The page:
The University of Rochester /Eastman Institute for Oral Health is back in the top 10 list of institutions funded by the National Institute of Dental and Craniofacial Research (NIDCR), part of National Institutes of Health.
“We are delighted that our work in the basic, clinical and translational arenas continues to be valued, and making inroads to improving patient care,” said Eli Eliav, DMD, PhD, director, Eastman Institute for Oral Health and vice dean for Oral Health at the School of Medicine and Dentistry.
Throughout its history, Eastman has consistently ranked in the top 10 NIDCR-funded institutions. For the fiscal year 2017, the University of Rochester ranked 10, with $5,148,453 in funding, just behind New York University with $5,184,851. In fiscal year 2016, the U of R ranked 12th with $4.5 million, just behind University of South California.
The ranking is especially significant because the University of Rochester’s dentistry and oral biology research arm--through Eastman Institute for Oral Health--is much smaller compared to the other high-ranking institutions.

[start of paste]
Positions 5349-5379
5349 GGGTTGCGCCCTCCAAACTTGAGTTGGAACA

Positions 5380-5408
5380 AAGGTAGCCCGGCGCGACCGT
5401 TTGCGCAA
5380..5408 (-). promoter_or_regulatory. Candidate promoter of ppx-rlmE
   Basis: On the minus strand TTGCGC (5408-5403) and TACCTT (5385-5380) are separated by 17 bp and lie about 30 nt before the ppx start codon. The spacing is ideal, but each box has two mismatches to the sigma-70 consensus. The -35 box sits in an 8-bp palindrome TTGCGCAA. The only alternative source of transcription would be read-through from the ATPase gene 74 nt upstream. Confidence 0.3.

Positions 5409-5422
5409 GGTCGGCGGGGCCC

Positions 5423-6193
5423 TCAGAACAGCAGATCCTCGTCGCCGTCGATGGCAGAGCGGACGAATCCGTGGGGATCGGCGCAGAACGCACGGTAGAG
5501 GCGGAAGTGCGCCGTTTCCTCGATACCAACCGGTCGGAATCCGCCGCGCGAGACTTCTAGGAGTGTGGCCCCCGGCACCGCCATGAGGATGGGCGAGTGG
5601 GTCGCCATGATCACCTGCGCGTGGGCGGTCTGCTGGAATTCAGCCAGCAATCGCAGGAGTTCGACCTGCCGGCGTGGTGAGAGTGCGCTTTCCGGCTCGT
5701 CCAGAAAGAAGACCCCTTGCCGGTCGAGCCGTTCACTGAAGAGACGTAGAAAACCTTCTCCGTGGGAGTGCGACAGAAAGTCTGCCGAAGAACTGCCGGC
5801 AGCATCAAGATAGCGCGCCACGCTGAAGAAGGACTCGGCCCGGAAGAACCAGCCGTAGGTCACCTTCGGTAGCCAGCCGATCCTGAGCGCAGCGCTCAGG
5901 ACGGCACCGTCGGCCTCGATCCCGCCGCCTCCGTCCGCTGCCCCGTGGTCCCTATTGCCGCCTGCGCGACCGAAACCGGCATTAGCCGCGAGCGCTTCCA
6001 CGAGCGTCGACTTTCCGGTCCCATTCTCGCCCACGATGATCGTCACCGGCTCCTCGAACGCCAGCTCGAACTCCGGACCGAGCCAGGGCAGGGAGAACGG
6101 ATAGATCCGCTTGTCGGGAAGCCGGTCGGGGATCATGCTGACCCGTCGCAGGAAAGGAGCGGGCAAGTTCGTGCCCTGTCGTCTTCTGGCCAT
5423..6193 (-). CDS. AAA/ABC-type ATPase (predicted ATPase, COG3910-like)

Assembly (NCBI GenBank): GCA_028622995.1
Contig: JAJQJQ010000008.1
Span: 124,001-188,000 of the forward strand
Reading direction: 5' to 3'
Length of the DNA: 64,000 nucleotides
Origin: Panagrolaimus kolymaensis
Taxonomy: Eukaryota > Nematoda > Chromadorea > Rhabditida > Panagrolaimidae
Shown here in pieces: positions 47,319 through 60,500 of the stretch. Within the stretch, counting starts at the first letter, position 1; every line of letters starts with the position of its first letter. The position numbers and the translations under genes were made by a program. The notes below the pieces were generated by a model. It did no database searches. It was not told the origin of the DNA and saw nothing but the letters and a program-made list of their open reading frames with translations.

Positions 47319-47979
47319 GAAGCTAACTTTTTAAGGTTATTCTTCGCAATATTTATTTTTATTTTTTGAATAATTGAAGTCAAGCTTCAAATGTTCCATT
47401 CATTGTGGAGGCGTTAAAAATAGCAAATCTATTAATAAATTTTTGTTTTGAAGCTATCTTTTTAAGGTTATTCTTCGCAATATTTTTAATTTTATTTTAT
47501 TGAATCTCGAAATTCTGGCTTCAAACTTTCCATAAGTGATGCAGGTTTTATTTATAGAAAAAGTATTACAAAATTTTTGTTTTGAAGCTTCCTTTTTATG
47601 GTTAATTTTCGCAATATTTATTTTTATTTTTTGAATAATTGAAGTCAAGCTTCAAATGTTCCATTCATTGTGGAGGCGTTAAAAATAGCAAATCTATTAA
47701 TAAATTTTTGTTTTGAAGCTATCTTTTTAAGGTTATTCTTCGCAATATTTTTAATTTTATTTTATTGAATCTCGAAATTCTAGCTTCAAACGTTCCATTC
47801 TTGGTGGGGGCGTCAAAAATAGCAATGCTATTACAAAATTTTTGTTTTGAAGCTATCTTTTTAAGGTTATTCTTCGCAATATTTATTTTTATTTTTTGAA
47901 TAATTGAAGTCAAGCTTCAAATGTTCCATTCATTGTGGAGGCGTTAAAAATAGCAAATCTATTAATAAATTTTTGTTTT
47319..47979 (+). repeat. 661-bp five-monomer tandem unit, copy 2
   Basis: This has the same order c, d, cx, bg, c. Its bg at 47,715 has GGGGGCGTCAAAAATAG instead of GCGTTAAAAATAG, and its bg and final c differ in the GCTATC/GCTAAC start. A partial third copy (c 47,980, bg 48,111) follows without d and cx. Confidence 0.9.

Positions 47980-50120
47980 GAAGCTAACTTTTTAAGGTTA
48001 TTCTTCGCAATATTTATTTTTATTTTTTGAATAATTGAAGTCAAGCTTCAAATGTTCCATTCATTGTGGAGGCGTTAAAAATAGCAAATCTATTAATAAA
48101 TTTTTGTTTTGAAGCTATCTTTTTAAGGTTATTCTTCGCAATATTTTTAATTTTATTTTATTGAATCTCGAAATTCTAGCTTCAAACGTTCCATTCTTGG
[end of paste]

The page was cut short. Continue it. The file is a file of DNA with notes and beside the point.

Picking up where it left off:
Eastman Institute for Oral Health research programs encompass a wide variety of areas, including oral infectious diseases, dental caries, salivary diagnosis and therapy, craniofacial development, orofacial pain, periodontal diagnosis and therapy, implants, materials, lasers, nerve injury and pain modulation, and practice based research, among others.
“We are optimistic that future and pending research awards will place us even higher in the near future,” Dr. Eliav added.
Recent grants are funding studies to examine the role of behavior and stress in children’s tooth decay and to explore the role of yeast in infants who have a high risk for severe early childhood caries. A University-wide grant supports using innovative technology to discover preventive treatments for salivary gland radiation damage typical for head and neck cancer patients. In addition, a twice renewed grant allows expansion of the Center for Oral Biology’s renowned training program for oral biologists and dentist-scientists.